I was approached from them a while ago but the installation idea started to take shape towards the end of last year. Melissa‘s shoes are completely recycled, waste free and 100% animal free so I’m really into that. It’s been on my wishlist for a long time to work with larger company with great ethics like theirs and I’m also really into what they do with collaborations. Ow, and the smell of the PVC is really good (all the shoes smell like rubber and strawberries.)

What was your starting point for the project, and what were you inspired by?

I wanted to combine performance and sculpture that also used digital in some way, so I think it started there then the idea grew and it become human size sculptures and digital projections of people performing next to them. I just wanted to do everything at once. So we have digital, music, film, performance, costume, movement.
So, the piece addresses the ‘judging’ of people, and the initial ideas you have of someone before they even speak. So, these ‘people’ (sculptures) will never get the chance to communicate but how can the performers work with them to make them feel animated. Then the fact that the ‘real’ people aren’t really there, but digital also signifies our online communication with friends, feeling less lonely but not seeing them IRL. We are all on our phones and computers too much now that I don’t want to miss that out in my work. I try to use the everyday and this is our new reality.

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What were your design references for this piece? Was there particular reason that you were drawn to use pearls and a muted palette? 

I’ve been trying to not use references in my work to much unless I have to explain my idea’s to someone else in the team as I would like the ideas to come from somewhere inside my head or from a drawing I have done. My subconscious will have maybe seen references in the past, or that day on Instagram, but then it will be a distorted version that sticks. I took a lot from my own life and childhood for this project.

I took a train ride over Christmas time past the old British Steel in Teeside, (a steel works that closed a few years ago leading to the loss of thousands of jobs, which is just stood rotting), and the light was so beautiful and metal so glittery I sort of took it from an imagined version of that then also the idea of ‘high glamour’ too, so jewellery and make-up and sparkle. So I chose the pearls and muted palette and crystals in like, ‘powdered’ down version of primary or secondary colours. Different types of camouflage feature heavily too.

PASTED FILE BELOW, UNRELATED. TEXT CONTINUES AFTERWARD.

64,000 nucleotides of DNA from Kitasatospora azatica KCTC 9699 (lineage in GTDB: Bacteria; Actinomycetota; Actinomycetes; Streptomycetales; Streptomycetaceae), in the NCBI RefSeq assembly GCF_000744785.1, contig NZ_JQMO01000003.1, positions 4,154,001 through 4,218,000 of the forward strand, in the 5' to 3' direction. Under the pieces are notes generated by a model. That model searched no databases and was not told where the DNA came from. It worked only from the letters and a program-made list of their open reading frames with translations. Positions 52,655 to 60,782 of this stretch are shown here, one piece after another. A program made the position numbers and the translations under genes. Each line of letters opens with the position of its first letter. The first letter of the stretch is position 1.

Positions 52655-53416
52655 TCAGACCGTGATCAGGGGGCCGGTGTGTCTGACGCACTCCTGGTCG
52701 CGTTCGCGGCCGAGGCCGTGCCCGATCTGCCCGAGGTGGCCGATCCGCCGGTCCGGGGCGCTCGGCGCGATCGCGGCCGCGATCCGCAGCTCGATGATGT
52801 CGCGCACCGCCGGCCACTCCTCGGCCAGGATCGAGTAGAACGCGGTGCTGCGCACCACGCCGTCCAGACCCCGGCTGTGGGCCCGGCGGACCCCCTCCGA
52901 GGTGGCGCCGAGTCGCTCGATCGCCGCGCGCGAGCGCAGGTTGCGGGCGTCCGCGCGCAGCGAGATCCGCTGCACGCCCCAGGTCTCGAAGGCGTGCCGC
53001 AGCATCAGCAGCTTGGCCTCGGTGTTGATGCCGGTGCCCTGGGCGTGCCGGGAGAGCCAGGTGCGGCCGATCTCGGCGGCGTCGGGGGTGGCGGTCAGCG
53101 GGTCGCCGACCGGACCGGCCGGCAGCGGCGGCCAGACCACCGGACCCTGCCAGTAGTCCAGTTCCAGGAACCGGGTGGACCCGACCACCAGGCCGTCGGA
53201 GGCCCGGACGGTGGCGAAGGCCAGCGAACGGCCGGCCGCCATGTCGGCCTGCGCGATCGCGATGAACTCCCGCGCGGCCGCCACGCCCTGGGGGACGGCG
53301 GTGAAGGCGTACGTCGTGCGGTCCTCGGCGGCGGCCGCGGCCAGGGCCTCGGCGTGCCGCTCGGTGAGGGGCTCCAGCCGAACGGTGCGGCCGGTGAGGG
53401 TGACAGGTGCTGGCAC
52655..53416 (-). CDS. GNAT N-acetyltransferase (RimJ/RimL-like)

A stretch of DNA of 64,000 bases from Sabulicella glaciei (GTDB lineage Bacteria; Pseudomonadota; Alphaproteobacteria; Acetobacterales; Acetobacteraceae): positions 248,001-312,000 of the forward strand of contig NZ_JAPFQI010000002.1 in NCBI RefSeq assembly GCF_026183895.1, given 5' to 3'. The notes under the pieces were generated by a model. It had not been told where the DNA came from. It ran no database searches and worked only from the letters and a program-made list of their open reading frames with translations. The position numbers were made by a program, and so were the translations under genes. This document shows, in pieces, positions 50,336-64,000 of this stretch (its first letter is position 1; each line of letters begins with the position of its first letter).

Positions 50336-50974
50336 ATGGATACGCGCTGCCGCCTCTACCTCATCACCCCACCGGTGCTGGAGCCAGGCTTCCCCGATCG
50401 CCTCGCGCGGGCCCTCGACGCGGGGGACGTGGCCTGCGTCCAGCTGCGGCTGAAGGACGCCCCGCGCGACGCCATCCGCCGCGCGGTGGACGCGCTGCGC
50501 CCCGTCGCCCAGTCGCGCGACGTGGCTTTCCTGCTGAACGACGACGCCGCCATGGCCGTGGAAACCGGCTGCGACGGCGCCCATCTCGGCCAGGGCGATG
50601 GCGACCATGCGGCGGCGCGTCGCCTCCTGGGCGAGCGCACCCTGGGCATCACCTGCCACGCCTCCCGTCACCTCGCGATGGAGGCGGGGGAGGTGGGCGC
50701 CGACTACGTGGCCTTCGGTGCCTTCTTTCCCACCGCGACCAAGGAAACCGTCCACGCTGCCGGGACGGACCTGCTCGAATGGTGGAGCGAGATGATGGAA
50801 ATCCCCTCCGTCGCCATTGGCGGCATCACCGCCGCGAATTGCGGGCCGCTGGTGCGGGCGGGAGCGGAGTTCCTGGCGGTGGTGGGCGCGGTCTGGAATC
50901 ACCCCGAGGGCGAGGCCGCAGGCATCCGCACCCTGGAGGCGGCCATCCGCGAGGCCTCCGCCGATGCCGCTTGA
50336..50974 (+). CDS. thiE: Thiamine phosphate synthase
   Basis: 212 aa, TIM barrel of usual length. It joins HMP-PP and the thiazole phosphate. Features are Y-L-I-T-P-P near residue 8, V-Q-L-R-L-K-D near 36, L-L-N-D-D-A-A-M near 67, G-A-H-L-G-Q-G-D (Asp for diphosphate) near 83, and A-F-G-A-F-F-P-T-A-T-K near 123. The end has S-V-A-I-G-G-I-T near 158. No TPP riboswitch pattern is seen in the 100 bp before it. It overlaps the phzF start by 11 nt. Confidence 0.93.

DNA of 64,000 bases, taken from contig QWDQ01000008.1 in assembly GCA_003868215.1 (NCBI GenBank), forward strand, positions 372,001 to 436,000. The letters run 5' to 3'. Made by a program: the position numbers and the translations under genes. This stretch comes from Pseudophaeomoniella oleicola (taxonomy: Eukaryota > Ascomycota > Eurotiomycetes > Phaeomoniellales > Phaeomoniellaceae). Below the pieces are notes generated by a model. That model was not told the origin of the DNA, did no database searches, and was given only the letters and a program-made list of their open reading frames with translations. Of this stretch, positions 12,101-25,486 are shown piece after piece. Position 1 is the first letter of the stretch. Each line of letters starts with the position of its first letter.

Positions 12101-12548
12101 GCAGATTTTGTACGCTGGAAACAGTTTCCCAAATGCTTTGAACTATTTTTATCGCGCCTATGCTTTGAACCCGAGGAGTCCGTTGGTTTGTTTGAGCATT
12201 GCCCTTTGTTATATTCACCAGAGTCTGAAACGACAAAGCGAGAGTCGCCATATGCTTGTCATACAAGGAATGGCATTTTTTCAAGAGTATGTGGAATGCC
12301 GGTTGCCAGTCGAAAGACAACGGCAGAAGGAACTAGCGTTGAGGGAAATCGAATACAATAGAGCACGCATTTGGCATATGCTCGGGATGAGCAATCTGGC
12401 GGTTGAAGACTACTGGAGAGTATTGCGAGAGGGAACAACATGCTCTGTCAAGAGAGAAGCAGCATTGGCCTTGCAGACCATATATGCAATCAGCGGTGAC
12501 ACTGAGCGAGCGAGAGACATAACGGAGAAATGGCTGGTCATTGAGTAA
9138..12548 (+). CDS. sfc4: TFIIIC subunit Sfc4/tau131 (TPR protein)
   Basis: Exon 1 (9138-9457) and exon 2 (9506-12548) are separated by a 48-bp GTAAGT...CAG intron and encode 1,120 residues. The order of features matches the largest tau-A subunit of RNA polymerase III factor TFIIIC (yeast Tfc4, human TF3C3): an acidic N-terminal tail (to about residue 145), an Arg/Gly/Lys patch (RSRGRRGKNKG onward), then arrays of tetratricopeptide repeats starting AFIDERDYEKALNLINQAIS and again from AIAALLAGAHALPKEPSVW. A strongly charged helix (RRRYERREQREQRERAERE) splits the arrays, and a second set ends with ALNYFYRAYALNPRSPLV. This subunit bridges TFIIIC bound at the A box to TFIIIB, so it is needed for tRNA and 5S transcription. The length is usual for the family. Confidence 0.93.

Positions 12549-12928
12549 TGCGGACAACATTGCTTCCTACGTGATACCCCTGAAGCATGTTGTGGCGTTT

What are your hopes for the exhibition, and what are you most excited about?

It was brilliant to work with the team on the video. I cast Sameena who was in the Daniel Wolfe film ‘Catch Me Daddy’ a few years ago and hasn’t acted since. So it was an honour she actually said yes to me!

It’s the first time I’d worked with Joseph Bird to who’s a reasonably new film director and also Taigen and Ken (Bo Ningen) on the music. I’ve been meaning to work with them for years we were just looking for the right project.

The five characters all take on different roles but very much improvise and added their own ideas to each part. I had designed the costumes and given anecdotes from my own experiences to show them which helped form the characters.

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And finally, in such uncertain times, what role do you think fashion has in challenging assumptions and prejudices more widely?

Design wise I think the most interesting work is coming from people who don’t limit themselves to being creative within the fashion system. I don’t see anything particularly progressive happening with bigger brands currently but maybe this will change during times of extreme political unrest if they feel it necessary.

It’s like, they need to stand up for injustice but also to fix problems within their own companies such as material wastage and paying workers fairly. That’s why it’s brilliant to be associated with a large brand like Melissa whom are dedicated to keeping everything recycled and looking after their staff in Brazil.

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Shrimps AW17

20.02.2017 | Fashion | BY:

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Photos by Mafalda Silva for Twin.

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Topshop AW17

19.02.2017 | Fashion | BY:

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Photos by Mafalda Silva for Twin.

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Molly Goddard AW17

18.02.2017 | Blog , Fashion | BY:

For AW17, Molly Goddard brought audiences into a sumptuous banquet, where models sauntered around the Tate Modern show space in signature tulle dresses. This collection offered a veritable feast – aesthetically and literally within the presentation – where creamy pinks and reds mingled with azure, a bold use of metallic silver flashes and delicate embroidery throughout.

This collection showed Goddard at her most diverse to date, walking trousers and cropped, peplum inspired jackets as well as the silhouettes she has become famous for. We can’t wait to see where she takes her brands over the course of 2017.

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Photographs by Mafalda Silva for Twin.